6 things you never knew about East London

Thanks to a massive influx of young cosmopolitans, East London (home of November's 58 Gin!) has earned a certain reputation in recent years. But this hipster-laden side of the Big Smoke has a history that dates way, way back – and has a few amazing surprises up its sleeve! Here are six facts that are sure to surprise…

1.  There are over 1,000 bodies buried underneath Aldgate Station

Aldgate Underground Station Flickr L Allen Brewer

Image: L. Allen Brewer/Flickr

During the Great Plague of 1665, several pits were dug around the city to bury the bodies of those who caught the deadly disease. Aldgate Station happened to be constructed on top of one of the largest of these ‘plague pits’. So next time you pass through east London on your commute, try not to think too hard about what might be deep below you…

2. East London is one of the most popular film locations in the city

East London film set 640x400.png

A Clockwork Orange; Lock, Stock and Two Smoking Barrels; Full Metal Jacket; Sherlock Holmes; The Danish Girl… the list of films and television programmes filmed in East London is much, much longer than this. Before your next trip, have a quick online search and see if your favourite spots were shot here – then pay them a visit!

3. Brick Lane used to house an animal market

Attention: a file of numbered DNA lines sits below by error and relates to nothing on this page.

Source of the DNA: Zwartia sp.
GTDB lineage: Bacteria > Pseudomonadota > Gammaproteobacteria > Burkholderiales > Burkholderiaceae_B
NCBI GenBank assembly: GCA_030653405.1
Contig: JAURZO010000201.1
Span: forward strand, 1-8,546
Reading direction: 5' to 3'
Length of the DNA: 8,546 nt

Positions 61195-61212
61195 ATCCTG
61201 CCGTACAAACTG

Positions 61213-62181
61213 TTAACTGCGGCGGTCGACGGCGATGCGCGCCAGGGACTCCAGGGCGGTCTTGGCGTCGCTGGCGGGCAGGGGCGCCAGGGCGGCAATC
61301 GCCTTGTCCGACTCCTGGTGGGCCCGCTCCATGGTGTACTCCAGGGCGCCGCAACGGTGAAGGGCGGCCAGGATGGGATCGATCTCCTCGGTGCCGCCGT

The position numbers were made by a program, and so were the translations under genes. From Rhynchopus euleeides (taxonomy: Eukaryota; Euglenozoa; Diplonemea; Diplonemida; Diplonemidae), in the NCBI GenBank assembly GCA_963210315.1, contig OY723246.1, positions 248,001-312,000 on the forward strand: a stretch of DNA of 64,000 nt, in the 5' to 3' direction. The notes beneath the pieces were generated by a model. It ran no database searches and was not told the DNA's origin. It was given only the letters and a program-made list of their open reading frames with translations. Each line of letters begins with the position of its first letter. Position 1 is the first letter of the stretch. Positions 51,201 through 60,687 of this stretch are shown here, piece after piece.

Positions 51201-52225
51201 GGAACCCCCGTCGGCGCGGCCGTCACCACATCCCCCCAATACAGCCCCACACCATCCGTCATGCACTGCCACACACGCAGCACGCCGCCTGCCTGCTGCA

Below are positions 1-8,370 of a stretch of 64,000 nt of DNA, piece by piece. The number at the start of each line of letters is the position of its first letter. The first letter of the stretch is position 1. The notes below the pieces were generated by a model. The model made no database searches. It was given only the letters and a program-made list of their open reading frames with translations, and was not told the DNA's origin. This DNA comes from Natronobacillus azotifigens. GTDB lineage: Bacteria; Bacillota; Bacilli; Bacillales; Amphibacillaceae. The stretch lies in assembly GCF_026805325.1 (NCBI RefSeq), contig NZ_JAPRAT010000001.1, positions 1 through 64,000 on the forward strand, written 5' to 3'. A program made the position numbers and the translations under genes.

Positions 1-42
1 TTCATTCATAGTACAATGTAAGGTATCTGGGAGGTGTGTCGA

Brick Lane street sign

The market at Brick Lane is diverse even today, but back in the 50s it was home to an exotic animal market. It started as a dog and bird market, and over a couple of decades it grew and began selling animals of all types, including snakes, monkeys and even lions. It was shut down in the late 70s by the RSPCA, and today is home to mostly vintage garments, good eats and various knick-knacks.

4. The name Shoreditch originally meant… ‘Sewer’s Ditch’?

Shoreditch name history

East London has never been the most elegant part of London – in fact, until the late 1900s much of it was inarguably grim. Fittingly, the name of one of the area’s most popular boroughs, Shoreditch, is believed to come from the Old English Soersditch, meaning ‘Sewer’s Ditch’. An alternative etymology claims that the name comes from that of one of King Edward IV’s mistress, Jane Shore, who died and was buried in a ditch in the area.

5. It was the stomping ground of William Shakespeare

Curtain Theatre plaque London

Image: TripAdvisor Australia

Shakespeare came to Shoreditch as an actor and lived in east London. While he’s most famous for his Globe Theatre, it’s rumoured that his plays Henry V and Romeo and Juliet premiered at the Curtain Theatre, his original playhouse in Shoreditch.

6. It was the inspiration for one of our favourite programmes: EastEnders!

EastEnders Albert Square Queen Vic

Image: The Construction Index

If the name of this famous soap didn’t make it clear enough, the fictional Borough of Walford was really based on locations in London’s East End. Albert Square, one of the main settings in the programme, is based off of Fassett Square and a nearby market in Dalston. The spot that Walford East station is found on the Tube map is the sport where, in reality, Bromley-by-Bow can be found. One of the programme’s most longstanding cast members, Barbara Windsor, was even born and raised in east London, and once mingled with notorious gangsters, the Kray twins.